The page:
ABSTRACT-The G-20 promises to do “whatever it takes” to support the world economy

ABSTRACT-The G-20 promises to do

IMAGE FROM FILE. A man walks near a poster with the logo of the G-20 meetings in Buenos Aires, Argentina

IMAGE FROM FILE. A man walks near a poster with the logo of the G-20 meetings in Buenos Aires, Argentina

By Jan Strupczewski, Christian Kraemer and Andrea Shalal

BRUSSELS / BERLIN / WASHINGTON, Oct 14 (Reuters) – Financial leaders of the Group of 20 major economies on Wednesday underscored the urgent need to control the spread of the coronavirus pandemic and pledged to “do whatever it takes” to support the world economy and financial stability.

In a lengthy statement, the G-20 finance ministers and central bank governors also agreed in principle for the first time on a “Common Framework” to deal on a case-by-case basis with the growing number of low-income countries facing the debt crisis.

This constitutes an important step forward for China, which has become one of the main creditors of poor countries in recent years, but which has resisted the prospect of canceling any debt, according to sources familiar with the G- deliberations. twenty.

The final draft of the communiqué, accessed by Reuters on Wednesday during the annual meetings of the International Monetary Fund and the World Bank, said officials would finalize the new framework in a special meeting before G-20 leaders meet next month. next.

In an earlier draft, ministers adopted the framework, but officials were unable to reach a final agreement this week.

G-20 officials also agreed to extend the freeze on official bilateral debt payments for six months, given continued liquidity pressure on low-income countries, and expressed disappointment at the absence of private sector creditors in the moratorium.

World Bank President David Malpass told G-20 officials that it was critical to look beyond the G-20 Debt Service Suspension Initiative, which only deferred payments but did not reduce them.

The urgency of the crisis, said Malpass, which threatens to leave 150 million more people in extreme poverty by 2021, requires more aggressive and swift action in reducing the debt of the world’s most indebted countries of the poorest. .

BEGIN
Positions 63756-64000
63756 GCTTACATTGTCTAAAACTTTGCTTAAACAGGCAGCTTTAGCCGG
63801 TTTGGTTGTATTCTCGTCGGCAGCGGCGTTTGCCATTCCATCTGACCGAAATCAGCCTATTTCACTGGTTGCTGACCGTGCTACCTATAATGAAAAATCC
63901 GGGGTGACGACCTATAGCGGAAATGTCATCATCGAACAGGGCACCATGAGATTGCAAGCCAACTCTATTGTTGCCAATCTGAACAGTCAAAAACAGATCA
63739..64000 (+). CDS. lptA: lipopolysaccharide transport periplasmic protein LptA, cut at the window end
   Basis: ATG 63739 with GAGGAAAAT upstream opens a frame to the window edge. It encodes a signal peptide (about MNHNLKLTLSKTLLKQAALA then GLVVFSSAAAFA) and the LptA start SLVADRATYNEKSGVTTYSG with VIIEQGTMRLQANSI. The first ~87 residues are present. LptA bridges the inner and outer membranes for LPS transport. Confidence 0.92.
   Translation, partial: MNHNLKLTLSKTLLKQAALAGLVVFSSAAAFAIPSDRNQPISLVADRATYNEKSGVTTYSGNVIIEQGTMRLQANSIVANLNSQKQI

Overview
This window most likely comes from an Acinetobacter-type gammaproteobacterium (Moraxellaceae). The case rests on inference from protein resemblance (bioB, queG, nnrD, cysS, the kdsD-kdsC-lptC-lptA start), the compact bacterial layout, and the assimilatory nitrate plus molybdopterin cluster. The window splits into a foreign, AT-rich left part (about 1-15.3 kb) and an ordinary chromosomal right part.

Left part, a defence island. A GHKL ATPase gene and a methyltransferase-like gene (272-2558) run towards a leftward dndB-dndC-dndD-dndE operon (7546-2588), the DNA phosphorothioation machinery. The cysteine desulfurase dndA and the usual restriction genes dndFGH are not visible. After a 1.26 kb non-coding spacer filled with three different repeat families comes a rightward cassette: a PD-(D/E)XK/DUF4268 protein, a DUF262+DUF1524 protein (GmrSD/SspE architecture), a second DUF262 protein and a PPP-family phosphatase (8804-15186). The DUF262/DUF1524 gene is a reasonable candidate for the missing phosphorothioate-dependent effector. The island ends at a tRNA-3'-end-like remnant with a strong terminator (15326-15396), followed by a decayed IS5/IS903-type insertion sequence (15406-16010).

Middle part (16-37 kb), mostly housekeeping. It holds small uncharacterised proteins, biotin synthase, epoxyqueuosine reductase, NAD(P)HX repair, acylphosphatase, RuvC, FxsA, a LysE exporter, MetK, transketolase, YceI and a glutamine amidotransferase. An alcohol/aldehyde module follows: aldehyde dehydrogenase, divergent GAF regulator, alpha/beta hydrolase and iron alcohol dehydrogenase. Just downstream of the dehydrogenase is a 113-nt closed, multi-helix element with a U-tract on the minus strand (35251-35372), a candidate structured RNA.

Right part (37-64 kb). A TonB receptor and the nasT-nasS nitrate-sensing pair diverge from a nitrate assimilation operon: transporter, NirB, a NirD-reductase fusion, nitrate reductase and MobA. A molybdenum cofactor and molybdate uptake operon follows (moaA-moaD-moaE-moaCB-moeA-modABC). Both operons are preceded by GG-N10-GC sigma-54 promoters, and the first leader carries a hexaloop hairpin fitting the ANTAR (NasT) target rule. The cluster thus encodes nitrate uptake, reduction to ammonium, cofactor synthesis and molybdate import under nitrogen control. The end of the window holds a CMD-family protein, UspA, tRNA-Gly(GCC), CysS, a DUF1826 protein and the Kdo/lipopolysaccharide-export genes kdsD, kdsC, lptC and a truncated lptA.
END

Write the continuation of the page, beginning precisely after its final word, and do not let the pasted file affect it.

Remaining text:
“The recession in advanced economies is less severe than had been feared, but in most developing economies it has turned into a depression, especially for the poorest,” he said.

“It is urgent to move quickly on a framework because the risk of disorderly defaults is increasing,” he said.

G-20 leaders, recognizing the highly uncertain and uneven prospects for the global economy, also pledged to continue to address the disproportionate impact that the crisis has had on women, youth and other vulnerable groups in society.

IMF Managing Director Kristalina Georgieva told a press conference that more international cooperation was needed to work on a vaccine, and that early progress could increase global revenues by $ 9 trillion by 2025.

“Nine months after the start of the pandemic, we continue to grapple with the darkness of a crisis that has claimed more than a million lives and has set the economy back, causing a sharp rise in unemployment, increased poverty and the risk of a lost generation in low-income countries, “he said.

“A lasting economic recovery is only possible if we defeat the pandemic everywhere,” he said.

The IMF projects a partial and uneven recovery in 2021, with global growth expected to reach 5.2%, but has warned that significant risks remain, including a resurgence of the virus.

(Reporting by Andrea Shalal, Christian Kraemer and Jan Strupczewksi, Edited in Spanish by Manuel Farías)


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